Donald Trump’s son-in-law and top White House adviser Jared Kushner denied colluding with Moscow to sway the 2016 election on Monday, insisting a string of undisclosed meetings with Russian officials were “proper.”
“Let me be very clear—I did not collude with Russia, nor do I know of anyone else in the campaign who did so,” Kushner said after he testified before a congressional inquiry. The normally camera-shy presidential aide said contacts with then Russian ambassador Sergey Kislyak, a Russian financier and a Russian lawyer—who offered dirt on his father-in-law’s campaign rival Hillary Clinton—were all above board. “The record and documents I have voluntarily provided will show that all of my actions were proper and occurred in the normal course of events of a very unique campaign.”
Kushner spent more than two hours on Monday appearing before Senate investigators probing Russian meddling in the 2016 election. Both houses of Congress and the Justice Department are investigating whether Trump campaign officials colluded in that effort—which the CIA says was approved by President Vladimir Putin.
The sprawling probe has plagued and infuriated the White House since Trump took office, with many influential members of his team having failed to report their contacts with Russian officials. Speaking on his return to the White House—where he is a senior adviser to the president—Kushner said he has not “relied” on Russian funds for his business.
He also went on the offensive, echoing Trump’s claim that the investigations are an effort by Democrats to explain away a shock election loss. “Donald Trump had a better message and ran a smarter campaign, and that is why he won,” said Kushner, a former campaign aide.
The statement was the first time the reticent Kushner—who is married to Trump’s eldest daughter Ivanka—publicly explained his contacts with Russian officials. Kushner is scheduled to appear before a House panel on Tuesday.
Special counsel and former FBI director Robert Mueller is leading a broad investigation into possible collusion. The House and Senate, however, have organized separate probes.
The 36-year-old Kushner has faced scrutiny for not disclosing meetings and for taking part in talks with Kremlin-connected Russians along with Trump’s son Donald Jr. In an 11-page written statement, Kushner dismissed the June 2016 meeting with Russian lawyer Natalia Veselnitskaya, which Donald Jr. had taken hoping to get incriminating information on Trump’s rival Hillary Clinton, as a “waste of time.”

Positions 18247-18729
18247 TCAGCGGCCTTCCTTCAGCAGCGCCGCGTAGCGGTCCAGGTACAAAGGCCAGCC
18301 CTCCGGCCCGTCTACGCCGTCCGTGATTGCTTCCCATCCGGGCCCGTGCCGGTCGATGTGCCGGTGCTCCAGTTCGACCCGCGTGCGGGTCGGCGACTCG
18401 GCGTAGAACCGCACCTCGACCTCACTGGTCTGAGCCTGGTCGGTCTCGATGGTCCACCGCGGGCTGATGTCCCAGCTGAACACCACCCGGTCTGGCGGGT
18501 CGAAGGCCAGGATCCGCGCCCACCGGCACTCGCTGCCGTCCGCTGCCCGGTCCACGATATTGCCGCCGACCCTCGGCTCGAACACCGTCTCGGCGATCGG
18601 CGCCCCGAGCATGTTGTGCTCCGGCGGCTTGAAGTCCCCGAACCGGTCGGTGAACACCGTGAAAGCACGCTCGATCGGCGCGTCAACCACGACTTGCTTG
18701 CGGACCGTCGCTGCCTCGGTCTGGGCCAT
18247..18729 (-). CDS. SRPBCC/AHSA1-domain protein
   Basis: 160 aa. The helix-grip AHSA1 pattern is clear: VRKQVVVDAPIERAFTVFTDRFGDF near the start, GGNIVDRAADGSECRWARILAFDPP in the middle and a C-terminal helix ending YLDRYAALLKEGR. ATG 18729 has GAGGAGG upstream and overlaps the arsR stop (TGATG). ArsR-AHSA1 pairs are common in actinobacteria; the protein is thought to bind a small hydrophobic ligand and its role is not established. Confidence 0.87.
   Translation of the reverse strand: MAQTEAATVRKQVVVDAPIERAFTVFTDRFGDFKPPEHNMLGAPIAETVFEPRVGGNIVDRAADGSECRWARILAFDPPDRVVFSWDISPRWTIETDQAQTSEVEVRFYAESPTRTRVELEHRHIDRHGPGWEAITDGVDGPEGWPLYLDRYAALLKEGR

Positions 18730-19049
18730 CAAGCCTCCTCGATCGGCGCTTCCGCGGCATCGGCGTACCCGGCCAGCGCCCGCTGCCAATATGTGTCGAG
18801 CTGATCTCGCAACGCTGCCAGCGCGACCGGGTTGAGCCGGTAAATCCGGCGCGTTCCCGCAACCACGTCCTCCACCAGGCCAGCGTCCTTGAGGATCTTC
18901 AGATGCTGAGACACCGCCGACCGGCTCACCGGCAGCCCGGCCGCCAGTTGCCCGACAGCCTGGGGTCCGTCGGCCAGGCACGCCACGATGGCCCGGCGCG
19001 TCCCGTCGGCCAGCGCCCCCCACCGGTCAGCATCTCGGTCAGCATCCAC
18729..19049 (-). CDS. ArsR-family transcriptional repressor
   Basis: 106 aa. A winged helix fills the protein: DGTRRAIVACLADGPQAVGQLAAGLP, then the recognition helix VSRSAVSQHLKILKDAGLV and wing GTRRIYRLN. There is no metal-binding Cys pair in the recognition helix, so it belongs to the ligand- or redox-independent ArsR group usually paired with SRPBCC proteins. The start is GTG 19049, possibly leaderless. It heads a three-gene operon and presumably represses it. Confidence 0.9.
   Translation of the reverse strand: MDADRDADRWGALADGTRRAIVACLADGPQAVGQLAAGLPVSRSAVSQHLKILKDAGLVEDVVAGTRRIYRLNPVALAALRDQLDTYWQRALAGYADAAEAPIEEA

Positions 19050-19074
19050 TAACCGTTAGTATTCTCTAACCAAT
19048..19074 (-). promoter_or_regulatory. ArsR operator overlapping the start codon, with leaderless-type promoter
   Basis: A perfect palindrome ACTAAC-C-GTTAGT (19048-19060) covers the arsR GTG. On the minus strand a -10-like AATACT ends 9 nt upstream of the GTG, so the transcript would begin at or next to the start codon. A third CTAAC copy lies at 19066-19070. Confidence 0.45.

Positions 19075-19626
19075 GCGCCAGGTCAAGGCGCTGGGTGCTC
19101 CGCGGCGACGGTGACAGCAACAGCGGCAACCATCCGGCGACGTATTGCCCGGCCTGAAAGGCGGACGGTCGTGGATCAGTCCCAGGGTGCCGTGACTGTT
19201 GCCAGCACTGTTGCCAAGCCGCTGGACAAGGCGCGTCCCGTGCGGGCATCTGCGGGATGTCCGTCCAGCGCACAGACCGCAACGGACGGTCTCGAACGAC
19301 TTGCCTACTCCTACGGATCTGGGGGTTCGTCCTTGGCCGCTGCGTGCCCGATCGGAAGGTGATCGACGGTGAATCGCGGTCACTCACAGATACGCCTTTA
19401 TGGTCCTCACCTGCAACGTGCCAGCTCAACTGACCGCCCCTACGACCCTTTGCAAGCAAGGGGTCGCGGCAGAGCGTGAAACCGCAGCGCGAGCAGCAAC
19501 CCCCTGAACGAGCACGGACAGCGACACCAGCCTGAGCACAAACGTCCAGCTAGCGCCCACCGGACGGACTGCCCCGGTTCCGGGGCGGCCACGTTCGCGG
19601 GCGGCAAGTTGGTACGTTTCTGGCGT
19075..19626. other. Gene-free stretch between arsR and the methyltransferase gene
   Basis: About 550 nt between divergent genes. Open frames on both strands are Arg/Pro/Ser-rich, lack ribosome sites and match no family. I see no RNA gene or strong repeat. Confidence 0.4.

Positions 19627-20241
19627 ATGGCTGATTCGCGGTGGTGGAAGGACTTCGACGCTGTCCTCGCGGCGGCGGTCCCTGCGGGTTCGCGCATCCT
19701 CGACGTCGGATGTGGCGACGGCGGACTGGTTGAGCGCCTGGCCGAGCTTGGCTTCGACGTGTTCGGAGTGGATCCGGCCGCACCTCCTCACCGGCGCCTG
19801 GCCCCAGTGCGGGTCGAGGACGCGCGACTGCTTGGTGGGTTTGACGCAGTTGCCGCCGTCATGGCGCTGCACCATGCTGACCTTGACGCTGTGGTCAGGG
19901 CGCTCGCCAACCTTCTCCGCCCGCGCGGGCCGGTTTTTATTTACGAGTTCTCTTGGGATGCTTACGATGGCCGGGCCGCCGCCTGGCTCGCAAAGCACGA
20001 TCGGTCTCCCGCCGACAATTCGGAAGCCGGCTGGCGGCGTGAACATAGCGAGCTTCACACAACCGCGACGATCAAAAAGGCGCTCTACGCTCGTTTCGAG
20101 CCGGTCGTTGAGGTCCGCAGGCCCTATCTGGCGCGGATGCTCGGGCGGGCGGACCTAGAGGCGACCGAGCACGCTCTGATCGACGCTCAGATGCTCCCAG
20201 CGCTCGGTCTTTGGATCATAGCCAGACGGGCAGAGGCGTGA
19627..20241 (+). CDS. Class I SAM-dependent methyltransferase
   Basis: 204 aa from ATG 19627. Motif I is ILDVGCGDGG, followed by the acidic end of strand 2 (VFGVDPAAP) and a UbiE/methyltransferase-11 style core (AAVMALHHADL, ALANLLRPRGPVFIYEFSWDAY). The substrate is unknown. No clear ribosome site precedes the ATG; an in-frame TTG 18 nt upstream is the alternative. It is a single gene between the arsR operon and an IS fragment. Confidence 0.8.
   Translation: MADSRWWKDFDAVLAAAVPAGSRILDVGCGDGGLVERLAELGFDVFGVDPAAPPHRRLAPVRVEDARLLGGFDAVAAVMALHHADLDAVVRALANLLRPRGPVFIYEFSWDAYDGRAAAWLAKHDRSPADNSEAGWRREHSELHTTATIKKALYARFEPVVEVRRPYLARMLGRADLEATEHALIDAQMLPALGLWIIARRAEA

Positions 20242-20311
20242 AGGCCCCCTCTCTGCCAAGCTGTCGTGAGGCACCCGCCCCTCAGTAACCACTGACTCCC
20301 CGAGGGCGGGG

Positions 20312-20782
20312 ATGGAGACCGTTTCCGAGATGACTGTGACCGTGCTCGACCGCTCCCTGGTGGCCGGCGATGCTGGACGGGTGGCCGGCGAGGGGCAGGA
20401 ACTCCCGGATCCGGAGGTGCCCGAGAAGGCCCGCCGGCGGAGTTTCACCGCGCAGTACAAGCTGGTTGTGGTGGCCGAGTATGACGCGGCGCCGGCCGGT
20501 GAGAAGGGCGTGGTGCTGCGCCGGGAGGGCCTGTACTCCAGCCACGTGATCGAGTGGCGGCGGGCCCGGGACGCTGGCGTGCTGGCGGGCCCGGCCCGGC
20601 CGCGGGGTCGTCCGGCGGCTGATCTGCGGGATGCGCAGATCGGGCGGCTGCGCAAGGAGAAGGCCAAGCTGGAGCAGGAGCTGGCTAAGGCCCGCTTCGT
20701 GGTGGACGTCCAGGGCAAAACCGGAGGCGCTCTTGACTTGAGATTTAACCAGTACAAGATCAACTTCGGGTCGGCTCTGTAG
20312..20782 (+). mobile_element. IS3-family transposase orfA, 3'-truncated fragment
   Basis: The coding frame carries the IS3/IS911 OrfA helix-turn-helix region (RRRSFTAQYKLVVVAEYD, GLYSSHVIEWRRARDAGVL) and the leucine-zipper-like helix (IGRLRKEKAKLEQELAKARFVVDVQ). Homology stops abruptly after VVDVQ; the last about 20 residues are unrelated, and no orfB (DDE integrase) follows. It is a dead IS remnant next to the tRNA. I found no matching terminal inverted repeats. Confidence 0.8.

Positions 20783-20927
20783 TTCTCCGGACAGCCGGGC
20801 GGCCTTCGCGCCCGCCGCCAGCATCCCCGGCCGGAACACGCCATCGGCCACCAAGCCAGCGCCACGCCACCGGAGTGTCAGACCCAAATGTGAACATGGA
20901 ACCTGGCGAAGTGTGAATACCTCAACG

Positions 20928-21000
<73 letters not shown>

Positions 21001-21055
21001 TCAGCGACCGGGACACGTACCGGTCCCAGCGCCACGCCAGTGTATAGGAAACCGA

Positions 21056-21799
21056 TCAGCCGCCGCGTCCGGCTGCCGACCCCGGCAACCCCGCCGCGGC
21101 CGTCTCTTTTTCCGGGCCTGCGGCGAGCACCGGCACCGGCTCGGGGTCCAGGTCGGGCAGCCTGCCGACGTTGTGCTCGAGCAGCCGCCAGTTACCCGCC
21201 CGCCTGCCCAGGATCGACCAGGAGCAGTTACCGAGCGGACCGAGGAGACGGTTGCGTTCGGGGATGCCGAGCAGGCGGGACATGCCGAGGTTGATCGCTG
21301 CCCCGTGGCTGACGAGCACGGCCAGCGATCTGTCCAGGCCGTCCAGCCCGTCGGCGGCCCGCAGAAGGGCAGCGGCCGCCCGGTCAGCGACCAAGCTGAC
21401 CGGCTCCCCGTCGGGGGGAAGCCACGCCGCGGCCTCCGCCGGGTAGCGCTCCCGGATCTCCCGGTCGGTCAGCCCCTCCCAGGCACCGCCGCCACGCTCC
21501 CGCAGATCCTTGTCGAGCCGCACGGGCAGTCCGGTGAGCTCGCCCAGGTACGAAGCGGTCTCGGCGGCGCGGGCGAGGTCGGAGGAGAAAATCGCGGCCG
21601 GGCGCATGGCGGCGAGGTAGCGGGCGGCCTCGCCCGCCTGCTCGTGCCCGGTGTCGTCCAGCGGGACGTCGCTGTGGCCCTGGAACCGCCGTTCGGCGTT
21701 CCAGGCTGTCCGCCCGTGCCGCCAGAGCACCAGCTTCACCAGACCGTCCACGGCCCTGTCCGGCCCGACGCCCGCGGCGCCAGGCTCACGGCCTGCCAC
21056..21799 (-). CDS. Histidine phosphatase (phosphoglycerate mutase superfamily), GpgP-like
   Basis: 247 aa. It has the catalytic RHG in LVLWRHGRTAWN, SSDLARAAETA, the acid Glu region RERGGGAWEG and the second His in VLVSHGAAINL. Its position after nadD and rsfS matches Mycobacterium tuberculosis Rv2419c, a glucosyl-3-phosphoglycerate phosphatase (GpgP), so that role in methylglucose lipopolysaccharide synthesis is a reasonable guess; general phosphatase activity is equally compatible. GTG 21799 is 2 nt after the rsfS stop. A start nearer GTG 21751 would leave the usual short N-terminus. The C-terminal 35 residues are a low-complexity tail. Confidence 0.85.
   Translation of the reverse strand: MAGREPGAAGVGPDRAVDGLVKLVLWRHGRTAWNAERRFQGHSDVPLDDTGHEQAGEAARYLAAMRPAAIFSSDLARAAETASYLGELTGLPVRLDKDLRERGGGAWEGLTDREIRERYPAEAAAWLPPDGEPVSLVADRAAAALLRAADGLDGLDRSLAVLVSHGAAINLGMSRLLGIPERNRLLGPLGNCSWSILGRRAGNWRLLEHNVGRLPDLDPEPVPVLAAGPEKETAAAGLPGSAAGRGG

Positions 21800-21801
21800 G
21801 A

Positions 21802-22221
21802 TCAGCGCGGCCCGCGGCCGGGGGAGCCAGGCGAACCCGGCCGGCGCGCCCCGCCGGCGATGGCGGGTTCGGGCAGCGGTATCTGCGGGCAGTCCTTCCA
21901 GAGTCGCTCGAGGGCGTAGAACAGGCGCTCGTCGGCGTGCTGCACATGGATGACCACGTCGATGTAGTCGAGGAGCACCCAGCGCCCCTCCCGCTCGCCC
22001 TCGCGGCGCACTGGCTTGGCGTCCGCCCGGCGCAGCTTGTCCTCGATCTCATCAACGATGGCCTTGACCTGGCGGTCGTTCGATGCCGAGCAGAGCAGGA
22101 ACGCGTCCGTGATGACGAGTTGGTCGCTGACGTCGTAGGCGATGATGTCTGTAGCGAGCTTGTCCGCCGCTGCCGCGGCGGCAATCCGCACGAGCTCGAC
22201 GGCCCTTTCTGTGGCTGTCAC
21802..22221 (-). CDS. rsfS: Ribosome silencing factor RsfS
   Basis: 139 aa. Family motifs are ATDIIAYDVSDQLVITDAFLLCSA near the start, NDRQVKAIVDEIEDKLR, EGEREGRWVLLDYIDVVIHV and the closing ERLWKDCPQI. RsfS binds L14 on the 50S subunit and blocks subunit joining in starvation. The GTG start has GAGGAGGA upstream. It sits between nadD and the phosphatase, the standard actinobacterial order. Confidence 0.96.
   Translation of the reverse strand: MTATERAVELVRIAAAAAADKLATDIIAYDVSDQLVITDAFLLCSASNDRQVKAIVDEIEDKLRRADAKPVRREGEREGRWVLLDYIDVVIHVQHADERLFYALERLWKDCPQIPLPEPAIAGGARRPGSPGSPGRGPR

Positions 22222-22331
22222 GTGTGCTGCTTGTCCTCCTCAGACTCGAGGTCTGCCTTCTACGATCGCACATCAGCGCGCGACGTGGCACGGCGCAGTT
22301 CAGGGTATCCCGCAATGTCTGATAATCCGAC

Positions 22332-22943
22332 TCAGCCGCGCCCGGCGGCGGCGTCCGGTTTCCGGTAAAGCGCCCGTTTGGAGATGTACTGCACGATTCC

During the meeting, he recalled emailing an assistant: “Can u pls call me on my cell? Need excuse to get out of meeting.”
Kushner also acknowledged a brief meeting with Kislyak in April 2016—when Trump himself also briefly met the ambassador—and another during his father-in-law’s transition. That second meeting was also attended by Michael Flynn, who became Trump’s national security adviser but was quickly ousted over his contacts with the Russian ambassador.
“I stated our desire for a fresh start in relations,” Kushner said of the sit-down, saying he asked Kislyak who had direct lines to Russian President Vladimir Putin and was open for dialogue. “The fact that I was asking about ways to start a dialogue after Election Day should of course be viewed as strong evidence that I was not aware of one that existed before Election Day.”
Kushner emphasized that he “did not suggest an ongoing secret form of communication for then or for when the administration took office.” He said Kislyak recommended meeting with banker Sergey Gorkov—“someone with a direct line to the Russian President who could give insight into how Putin was viewing the new administration and best ways to work together.”
Kushner said there was no mention of sanctions in his talks with both Kislyak and Gorkov.
The topic has made recent headlines as Congress prepares to approve fresh punitive measures against Moscow. The Senate overwhelmingly passed new sanctions in mid-June, and after reaching an agreement, the House is due to vote Tuesday on a bill targeting Russia over the suspected campaign meddling as well as its 2014 annexation of Crimea from Ukraine.
Democrat Ron Wyden, a member of the committee that questioned Kushner, said his statement raised “far more questions than it answers” and should not be merely accepted as “the whole truth.”
“Kushner has repeatedly concealed information about his personal finances and meetings with foreign officials,” said Wyden.
President Trump watched his son-in-law and believed he “did a good job,” according to White House spokeswoman Sarah Huckabee Sanders. Donald Trump Jr. and Paul Manafort, Trump’s former campaign director, are currently negotiating with the Senate Judiciary Committee about when they will appear to give their version of events.